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LatinEdit

EtymologyEdit

vacō (to be free) +‎ -tiō

PronunciationEdit

NounEdit

vacātiō f (genitive vacātiōnis); third declension

  1. freedom, exemption, immunity (from service)
  2. privilege

InflectionEdit

Third declension.

Case Singular Plural
nominative vacātiō vacātiōnēs
genitive vacātiōnis vacātiōnum
dative vacātiōnī vacātiōnibus
accusative vacātiōnem vacātiōnēs
ablative vacātiōne vacātiōnibus
vocative vacātiō vacātiōnēs

DescendantsEdit

ReferencesEdit

  • vacatio in Charlton T. Lewis and Charles Short (1879) A Latin Dictionary, Oxford: Clarendon Press
  • vacatio in Charlton T. Lewis (1891) An Elementary Latin Dictionary, New York: Harper & Brothers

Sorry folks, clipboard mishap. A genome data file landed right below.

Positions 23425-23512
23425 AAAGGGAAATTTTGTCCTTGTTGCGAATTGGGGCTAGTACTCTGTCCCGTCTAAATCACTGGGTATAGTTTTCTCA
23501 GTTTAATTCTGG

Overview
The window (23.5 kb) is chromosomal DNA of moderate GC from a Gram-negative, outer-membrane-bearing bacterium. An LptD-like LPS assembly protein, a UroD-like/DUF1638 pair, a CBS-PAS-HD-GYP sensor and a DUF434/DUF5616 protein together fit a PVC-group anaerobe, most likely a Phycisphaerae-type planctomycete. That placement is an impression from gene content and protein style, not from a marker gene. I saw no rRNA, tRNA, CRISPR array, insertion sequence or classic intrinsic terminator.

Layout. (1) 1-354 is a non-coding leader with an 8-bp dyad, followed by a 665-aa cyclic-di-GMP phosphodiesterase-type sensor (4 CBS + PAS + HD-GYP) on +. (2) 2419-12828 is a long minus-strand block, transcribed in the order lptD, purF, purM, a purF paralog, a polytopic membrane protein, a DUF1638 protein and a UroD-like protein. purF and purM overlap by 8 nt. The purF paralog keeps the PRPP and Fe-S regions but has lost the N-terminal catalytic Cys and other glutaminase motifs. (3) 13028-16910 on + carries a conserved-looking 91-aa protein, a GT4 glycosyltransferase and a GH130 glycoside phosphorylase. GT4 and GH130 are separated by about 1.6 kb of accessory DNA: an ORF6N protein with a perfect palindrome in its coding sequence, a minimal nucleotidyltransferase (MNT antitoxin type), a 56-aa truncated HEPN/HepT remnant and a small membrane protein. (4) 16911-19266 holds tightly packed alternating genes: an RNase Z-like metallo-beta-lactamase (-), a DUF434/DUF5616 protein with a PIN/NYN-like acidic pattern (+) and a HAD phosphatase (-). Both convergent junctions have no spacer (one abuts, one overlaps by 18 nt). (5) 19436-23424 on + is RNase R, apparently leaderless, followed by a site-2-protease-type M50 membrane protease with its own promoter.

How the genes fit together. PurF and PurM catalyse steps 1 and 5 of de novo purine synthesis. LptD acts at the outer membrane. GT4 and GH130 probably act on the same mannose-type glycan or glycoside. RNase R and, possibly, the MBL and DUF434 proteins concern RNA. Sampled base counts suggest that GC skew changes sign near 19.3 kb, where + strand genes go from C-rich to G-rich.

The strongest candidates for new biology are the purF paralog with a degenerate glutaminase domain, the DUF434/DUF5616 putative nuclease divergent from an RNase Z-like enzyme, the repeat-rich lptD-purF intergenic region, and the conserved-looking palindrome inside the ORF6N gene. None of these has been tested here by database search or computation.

• du Cange, Charles (1883), “vacatio”, in G. A. Louis Henschel, Pierre Carpentier, Léopold Favre, editors, Glossarium Mediæ et Infimæ Latinitatis (in Latin), Niort: L. Favre
  • vacatio” in Félix Gaffiot’s Dictionnaire Illustré Latin-Français, Hachette (1934)
  • Carl Meissner; Henry William Auden (1894) Latin Phrase-Book[1], London: Macmillan and Co.
    • to be excused military duty: militiae vacationem habere